#746: Things They Never Taught Me in School
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Reflections by the Pond
February 8, 2016
When we merely say that we are bad, the "wrath” of God seems a barbarous doctrine; as soon as we perceive our badness, it appears inevitable, a mere corollary from God's goodness.
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The first mistake most people make is to cast God in their own image. The flower child of the 1960s, with dope in her lungs and the forbidden fruit of free love in her senses, will expect a God of sweet, absolving license, one who smiles a lot, surrounds Himself with naked little children with daisies in their hair, and who blushes even at the thought of jealous wrath.
By contrast, the European child of the 1940s is rather expecting a God of wrath. He is all too familiar with the sound and fury of anger dropped from the sky, of the acrid stench of hell wafting across a scorched earth, bodies tortured and twisted in their dance of death. He knows the hard sweetness of revenge and retribution that lies like a cold lump in his breast. He knows the full flowering of hate, and he knows the words of prayers that beseech God's wrath upon a hateful foe.
But then the American child of the placid 1950s is more comfortable with a God of sterile order, one slightly distant and detached, but one who is logical, clean, well-spoken, and, above all, sensible. His God relies upon church tradition—well-established, orderly—to hold sanity against the rigors of madness flitting all about. Everything on the fringes may be slipping horribly into the abyss, but, for this one, there is the reassuring constant of a Sunday morning suit, Sunday morning Sunday School, and a Sunday morning message followed by Sunday noon pot roast and baked potatoes. His God is in charge. He doesn't know much about Him, but he depends on Him, and sleeps well at night knowing He is there.
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When asked to give His name, God told Moses, "I AM WHO I AM." Swimming freely through the full depth of that succinct description (for it is a description), is the tacit recommendation that we not try to change who God is. He is everywhere, He holds everything in His hand, and He does not depend on the fantastical imagination, or context, of His created ones for definition.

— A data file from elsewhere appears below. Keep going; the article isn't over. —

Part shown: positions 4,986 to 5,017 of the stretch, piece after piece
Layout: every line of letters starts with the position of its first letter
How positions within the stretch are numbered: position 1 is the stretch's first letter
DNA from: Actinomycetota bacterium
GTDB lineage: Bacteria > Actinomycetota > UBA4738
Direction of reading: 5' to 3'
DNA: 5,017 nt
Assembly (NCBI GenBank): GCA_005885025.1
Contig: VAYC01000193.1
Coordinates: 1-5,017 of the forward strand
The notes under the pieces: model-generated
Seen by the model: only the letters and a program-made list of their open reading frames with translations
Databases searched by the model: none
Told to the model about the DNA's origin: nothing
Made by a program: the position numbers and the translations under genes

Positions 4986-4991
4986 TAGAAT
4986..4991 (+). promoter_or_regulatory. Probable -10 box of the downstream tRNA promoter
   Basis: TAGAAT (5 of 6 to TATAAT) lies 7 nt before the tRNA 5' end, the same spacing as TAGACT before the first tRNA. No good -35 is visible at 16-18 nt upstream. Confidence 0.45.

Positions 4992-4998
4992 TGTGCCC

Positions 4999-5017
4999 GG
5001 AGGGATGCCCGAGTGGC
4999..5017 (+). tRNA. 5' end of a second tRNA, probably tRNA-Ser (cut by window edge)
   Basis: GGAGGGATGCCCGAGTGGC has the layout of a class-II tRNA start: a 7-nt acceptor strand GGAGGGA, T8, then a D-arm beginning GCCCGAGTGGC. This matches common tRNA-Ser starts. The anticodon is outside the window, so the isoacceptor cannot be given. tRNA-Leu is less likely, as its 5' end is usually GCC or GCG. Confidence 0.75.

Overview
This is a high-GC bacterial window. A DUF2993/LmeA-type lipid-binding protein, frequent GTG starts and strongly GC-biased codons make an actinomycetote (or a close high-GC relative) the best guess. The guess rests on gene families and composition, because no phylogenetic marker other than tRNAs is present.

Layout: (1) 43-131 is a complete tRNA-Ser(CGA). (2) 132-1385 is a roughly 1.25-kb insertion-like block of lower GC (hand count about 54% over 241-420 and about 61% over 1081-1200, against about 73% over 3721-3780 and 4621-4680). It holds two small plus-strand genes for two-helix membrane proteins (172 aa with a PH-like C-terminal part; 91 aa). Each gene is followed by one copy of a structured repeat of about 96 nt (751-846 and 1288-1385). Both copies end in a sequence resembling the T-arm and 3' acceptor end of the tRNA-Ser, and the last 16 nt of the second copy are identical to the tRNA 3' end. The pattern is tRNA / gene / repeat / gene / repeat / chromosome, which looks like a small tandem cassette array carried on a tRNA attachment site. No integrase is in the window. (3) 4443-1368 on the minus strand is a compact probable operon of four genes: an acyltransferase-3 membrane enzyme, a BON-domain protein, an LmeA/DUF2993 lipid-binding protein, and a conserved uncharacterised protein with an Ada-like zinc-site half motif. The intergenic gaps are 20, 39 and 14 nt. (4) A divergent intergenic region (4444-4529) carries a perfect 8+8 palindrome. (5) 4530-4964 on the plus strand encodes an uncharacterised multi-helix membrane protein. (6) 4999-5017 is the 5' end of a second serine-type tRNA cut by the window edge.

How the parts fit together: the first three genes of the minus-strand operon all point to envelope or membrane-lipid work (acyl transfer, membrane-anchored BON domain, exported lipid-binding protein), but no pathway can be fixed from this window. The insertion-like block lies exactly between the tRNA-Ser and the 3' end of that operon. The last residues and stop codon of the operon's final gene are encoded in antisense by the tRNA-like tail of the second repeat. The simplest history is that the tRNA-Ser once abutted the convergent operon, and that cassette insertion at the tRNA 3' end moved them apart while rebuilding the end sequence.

Those who take the time to read of Him may be surprised by some of the things God has said and done. For no matter what decade or century crafted one's image of the Almighty, He is at once none and all of the above. What we do know of Him is little more than a thimbleful in the ocean of His personality, and what we don't know of Him can be shocking—even scandalous to moderns.
Learning about God through the words of someone else, while potentially worthwhile, is like getting to know a distant relative through snapshots sent through the mail. Reading His word through, however, from beginning to end, is like living with Him. You begin the journey at the point of His first moment with this world and man: the Creation. You end the journey at the moment at which this world, as we know it, ceases to exist, and a brand new relationship with God begins. Between these two epochal end caps lies a fascinating tapestry of deity creating, shaping, and mingling with the grind of life upon this earth.
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Those who think God is (or at least should be, in their opinion) a benign, impotent, flower-child should read the Bible some time. His Book—especially, but not limited to what we refer to as the Old Testament—is literally drenched in blood and death.